In mid-July, going relatively unnoticed, a historic event occurred in the foreign exchange market: the soaring U.S. dollar traded at parity with the Euro. A level that has only been hit once before, and that was over 20 years ago.
This year in particular has been a historic one for the U.S. dollar, which seems to be doing nothing but going straight up, almost 17% so far against an index of a basket of currencies. That’s an enormous currency move, with very few, if any, previous periods mirroring that kind of strength over such a short time frame.
What’s going on is straightforward international interest rate arbitrage, driven by the much higher interest rates that have been prevailing in the U.S., especially now that the Fed has been aggressively raising interest rates to battle startling levels of rising inflation. It’s the biggest and most important fight against inflation the Fed has seen since the days of former Fed Chairman Paul Volcker, who is famous for allowing short-term rates to move up above 20% to finally crush the stubbornly high inflation rates of the late 1970s.
The Fed is up against a significant fight to get inflation levels down to where they want them, but the Fed won’t have to take interest rates nearly as high as Volker did to get the job done, according to McGill University economics professor Francisco Alvarez-Cuadrado.
Another element powering the U.S. dollar higher — perhaps even the most important factor — has been the sudden heightened geopolitical uncertainty prompted by the Russian invasion of Ukraine. It’s a phenomenon called “fight-to-quality.” The thinking in this particular case is, if general war were to break out, the U.S., with its unmatched military might, would be the country most likely to prevail. And the U.S. currency would be the safest bet.
The dollar is the currency that drives international trade, and its rise so far this year “has left a trail of devastations.” Driving up the cost of food imports and deepening poverty across much of the world; fueling a debt default and toppling a government in Sri Lanka; and heaping losses on stock and bond investors in financial capitals everywhere, according to Bloomberg Opinion.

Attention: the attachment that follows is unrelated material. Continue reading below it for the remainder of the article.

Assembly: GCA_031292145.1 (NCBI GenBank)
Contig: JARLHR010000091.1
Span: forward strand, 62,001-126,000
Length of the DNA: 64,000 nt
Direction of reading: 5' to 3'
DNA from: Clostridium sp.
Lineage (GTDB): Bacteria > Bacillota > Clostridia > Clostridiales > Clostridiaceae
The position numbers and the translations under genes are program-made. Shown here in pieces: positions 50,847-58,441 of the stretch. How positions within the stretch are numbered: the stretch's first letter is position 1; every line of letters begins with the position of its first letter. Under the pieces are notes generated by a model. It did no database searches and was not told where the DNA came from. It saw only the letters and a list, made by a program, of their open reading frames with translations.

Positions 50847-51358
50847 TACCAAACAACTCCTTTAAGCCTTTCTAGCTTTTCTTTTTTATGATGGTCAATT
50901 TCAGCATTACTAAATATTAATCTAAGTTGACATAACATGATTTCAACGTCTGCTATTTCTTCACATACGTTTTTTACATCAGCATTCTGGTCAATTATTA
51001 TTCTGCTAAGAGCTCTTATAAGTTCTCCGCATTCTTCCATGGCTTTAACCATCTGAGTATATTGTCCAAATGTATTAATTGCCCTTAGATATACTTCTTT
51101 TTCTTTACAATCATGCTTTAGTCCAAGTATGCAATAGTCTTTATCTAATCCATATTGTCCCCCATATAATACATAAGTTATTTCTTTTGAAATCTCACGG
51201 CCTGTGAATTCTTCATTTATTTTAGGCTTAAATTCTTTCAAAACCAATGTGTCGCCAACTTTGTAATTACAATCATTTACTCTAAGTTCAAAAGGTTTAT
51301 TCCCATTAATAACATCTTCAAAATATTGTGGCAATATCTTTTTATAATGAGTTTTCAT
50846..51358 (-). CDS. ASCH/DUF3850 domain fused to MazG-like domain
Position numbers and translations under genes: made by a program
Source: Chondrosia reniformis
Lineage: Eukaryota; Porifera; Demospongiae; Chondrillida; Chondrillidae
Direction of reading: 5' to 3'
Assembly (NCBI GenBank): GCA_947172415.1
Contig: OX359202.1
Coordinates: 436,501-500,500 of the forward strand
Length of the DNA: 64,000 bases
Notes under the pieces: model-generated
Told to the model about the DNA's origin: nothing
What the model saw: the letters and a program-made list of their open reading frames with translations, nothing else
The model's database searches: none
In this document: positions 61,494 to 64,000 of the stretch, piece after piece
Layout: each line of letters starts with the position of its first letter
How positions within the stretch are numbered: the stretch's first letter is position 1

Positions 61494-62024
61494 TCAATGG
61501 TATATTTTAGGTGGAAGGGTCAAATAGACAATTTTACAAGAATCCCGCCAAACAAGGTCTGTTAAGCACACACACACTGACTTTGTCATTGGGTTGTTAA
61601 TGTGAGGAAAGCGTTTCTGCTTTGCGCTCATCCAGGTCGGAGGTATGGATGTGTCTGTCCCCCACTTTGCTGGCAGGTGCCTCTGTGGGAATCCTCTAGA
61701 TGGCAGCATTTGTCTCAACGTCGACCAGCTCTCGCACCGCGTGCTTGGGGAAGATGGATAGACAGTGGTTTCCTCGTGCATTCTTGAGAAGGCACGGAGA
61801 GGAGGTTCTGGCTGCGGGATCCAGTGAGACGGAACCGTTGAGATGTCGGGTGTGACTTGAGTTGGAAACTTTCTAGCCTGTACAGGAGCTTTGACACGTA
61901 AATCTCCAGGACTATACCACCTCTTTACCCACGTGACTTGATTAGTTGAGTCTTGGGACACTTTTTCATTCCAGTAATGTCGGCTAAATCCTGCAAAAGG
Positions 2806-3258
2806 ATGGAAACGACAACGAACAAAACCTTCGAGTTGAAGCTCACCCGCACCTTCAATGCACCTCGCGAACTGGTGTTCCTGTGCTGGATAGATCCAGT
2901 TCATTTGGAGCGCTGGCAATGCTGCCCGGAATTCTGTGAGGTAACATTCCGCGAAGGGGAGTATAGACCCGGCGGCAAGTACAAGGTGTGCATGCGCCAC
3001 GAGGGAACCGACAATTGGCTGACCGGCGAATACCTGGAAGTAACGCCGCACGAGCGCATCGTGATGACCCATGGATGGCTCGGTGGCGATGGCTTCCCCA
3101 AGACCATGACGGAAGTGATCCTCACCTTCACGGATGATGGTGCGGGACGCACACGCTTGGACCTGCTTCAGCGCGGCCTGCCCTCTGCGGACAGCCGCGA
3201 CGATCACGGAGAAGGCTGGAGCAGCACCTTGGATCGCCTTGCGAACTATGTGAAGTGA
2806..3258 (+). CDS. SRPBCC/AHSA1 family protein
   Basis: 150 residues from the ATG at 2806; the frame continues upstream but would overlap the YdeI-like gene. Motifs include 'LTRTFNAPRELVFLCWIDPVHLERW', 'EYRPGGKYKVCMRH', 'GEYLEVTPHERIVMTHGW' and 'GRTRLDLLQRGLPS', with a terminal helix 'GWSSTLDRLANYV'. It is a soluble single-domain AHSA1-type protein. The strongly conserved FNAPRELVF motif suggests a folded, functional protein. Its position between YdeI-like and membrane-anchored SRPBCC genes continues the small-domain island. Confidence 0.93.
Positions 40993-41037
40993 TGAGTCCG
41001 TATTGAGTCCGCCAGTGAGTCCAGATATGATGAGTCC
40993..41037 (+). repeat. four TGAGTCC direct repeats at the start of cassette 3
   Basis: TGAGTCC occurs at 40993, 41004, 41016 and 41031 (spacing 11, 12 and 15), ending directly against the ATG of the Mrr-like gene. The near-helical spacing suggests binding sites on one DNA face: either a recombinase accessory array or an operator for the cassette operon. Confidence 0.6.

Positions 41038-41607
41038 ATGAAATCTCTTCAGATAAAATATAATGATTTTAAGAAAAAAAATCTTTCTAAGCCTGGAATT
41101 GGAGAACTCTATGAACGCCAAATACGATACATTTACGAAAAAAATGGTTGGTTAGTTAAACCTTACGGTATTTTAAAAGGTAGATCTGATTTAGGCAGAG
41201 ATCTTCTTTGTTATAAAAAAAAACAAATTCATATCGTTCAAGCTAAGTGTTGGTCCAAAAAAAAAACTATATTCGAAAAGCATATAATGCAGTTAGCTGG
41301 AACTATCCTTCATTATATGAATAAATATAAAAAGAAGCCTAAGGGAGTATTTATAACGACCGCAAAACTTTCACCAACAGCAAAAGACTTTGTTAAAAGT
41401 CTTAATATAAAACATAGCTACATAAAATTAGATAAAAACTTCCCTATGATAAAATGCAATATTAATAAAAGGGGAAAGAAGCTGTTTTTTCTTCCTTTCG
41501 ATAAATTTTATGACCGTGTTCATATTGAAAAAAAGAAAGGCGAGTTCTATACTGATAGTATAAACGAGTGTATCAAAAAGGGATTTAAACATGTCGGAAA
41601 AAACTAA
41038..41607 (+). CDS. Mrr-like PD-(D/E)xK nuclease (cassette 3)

The greenback now stands at a record high, according to some measures. And the Fed has made it clear that it’s going to keep driving interest rates up to quell inflation — even if it means pushing the U.S. into a recession and possibly taking global economies along with it.
There seems to be little on the horizon that could break the dollar’s climb. The yen at around 148 to the dollar traded at a record low, due mainly to the fact that the Bank of Japan has failed to follow the Fed by raising interest rates. Japan does not have the inflation problems so prevalent elsewhere and in fact has been dealing with deflation for many years.
The bottom of the British pound has absolutely fallen out, hitting a record low of 1.03 to the dollar recently. The problem in England is there is a new prime minister, Liz Truss, who has introduced a controversial economic program that involved massive tax cuts that were even criticized by the IMF, a rarity for a highly industrialized country like the U.K.
And all of Europe has enormous issues with a historic surge in energy prices that is likely to require huge subsidies by governments, all of whom will need to borrow large sums to help ease the pain of massive energy price increases for their citizenry.
During second-quarter earnings releases, one company after another with big overseas revenues — Microsoft, Apple, and Alphabet — blamed the strong dollar as a major factor dragging down their earnings. And emerging market economies, most of which have floated dollar-denominated bonds that now have to be paid back in dearer dollars, are at their wit’s end with some like troubled Sri Lanka mired in default.
Analysts say companies like Apple, which has half its sales overseas, could see their third-quarter earnings cut by more than 5% as a result of the strong dollar. Nike, which reported on its second quarter Friday, and also gets half its revenue overseas, said over the last 90 days in particular the U.S. dollar has been a big headwind to earnings without saying by exactly how much.